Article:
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  • Writer's pictureThe San Juan Daily Star

A heat wave in Europe threatens crops as grain from Ukraine remains blocked

Grain stored at a farm on the outskirts of Lviv, Ukraine, May 17, 2022.

By Maham Javaid

Mountains of wheat stuck in Ukraine were already straining the global food supply when the heat wave sweeping across Europe only made things worse.

The crop in France, the European Union’s largest and the world’s fourth-largest wheat exporter, is especially important this year with more than 20 million tons of grain in Ukraine blocked from distribution by Russian warships.

However, prolonged droughts and heat have hurt the wheat crops in France.

In the first forecast of the season, the agriculture ministry said the country’s soft wheat output would drop by 7.2% this year from 2021’s total. Soft wheat is one variety of the crop and is used for cakes, pastries and cookies. According to data from the agriculture ministry, France’s soft wheat crop had been declining since May.

Worried about the excessive heat destroying the crops, some farmers in France harvested the wheat earlier than usual, and, as a result, their yield was lower than predicted, said the ministry.

The heat wave is stretching across parts of France, Spain, Italy and Portugal and is expected to scorch Britain in the next few days. The EU, which produces 17.6% of the world’s wheat, has reduced its estimate for the soft wheat crop by roughly 5 million tons, from an earlier prediction.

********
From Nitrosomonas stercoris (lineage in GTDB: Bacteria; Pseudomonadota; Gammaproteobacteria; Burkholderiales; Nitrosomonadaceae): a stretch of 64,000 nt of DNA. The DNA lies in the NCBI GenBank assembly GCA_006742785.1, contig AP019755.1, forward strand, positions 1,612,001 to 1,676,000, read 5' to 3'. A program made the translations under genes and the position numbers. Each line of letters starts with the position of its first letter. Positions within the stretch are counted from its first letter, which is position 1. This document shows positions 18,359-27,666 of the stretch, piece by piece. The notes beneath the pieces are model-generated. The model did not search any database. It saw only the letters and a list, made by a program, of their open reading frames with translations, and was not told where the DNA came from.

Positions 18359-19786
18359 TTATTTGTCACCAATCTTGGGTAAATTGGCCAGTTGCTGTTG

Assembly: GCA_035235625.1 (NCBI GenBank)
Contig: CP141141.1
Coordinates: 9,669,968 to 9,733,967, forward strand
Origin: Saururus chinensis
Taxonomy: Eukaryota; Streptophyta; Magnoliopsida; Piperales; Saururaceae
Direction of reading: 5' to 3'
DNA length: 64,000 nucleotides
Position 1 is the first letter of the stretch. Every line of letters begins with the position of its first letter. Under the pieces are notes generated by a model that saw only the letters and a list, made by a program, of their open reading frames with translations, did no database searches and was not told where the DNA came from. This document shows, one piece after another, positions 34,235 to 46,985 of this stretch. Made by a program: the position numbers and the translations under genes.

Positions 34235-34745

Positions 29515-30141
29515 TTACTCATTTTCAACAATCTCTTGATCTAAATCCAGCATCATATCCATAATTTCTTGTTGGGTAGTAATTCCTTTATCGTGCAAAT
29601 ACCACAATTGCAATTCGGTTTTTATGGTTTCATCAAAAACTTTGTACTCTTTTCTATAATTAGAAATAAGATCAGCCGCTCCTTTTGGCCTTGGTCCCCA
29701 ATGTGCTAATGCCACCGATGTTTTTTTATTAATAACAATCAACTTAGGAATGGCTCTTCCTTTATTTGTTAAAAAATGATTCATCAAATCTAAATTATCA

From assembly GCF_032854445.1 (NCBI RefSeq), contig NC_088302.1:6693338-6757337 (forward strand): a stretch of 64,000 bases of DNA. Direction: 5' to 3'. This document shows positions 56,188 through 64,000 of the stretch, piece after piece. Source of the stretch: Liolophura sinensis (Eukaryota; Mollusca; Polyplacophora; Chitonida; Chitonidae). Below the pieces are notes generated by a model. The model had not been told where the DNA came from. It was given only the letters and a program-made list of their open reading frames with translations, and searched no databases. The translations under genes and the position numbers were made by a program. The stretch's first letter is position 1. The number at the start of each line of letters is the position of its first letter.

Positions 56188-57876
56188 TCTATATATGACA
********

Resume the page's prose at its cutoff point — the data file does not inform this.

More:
Even before the harvest in Europe began wilting in the heat, the food crisis was dire partly because of the Russian invasion of Ukraine.

Russian and Ukrainian negotiators met in Istanbul last week to work out a deal about how grain could be released from Ukraine.

The negotiations were held in Istanbul with representatives from the United Nations and military officials from Russia, Ukraine and Turkey. They had raised hopes for a breakthrough and ended with progress, a U.N. official said, but no comprehensive deal.

“This was a first meeting, the progress was extremely encouraging. We hope that the next steps will allow us to come to a formal agreement,” said Secretary-General António Guterres, speaking to reporters in New York after the 90-minute meeting ended.

There are also reports of crops being burned in Ukraine — last week, in Siversk, a frontline town, fields of wheat lay burned and blackened. Additionally, farmers near port cities worry that if their bins are not emptied soon, they won’t have any space to store the new harvest.

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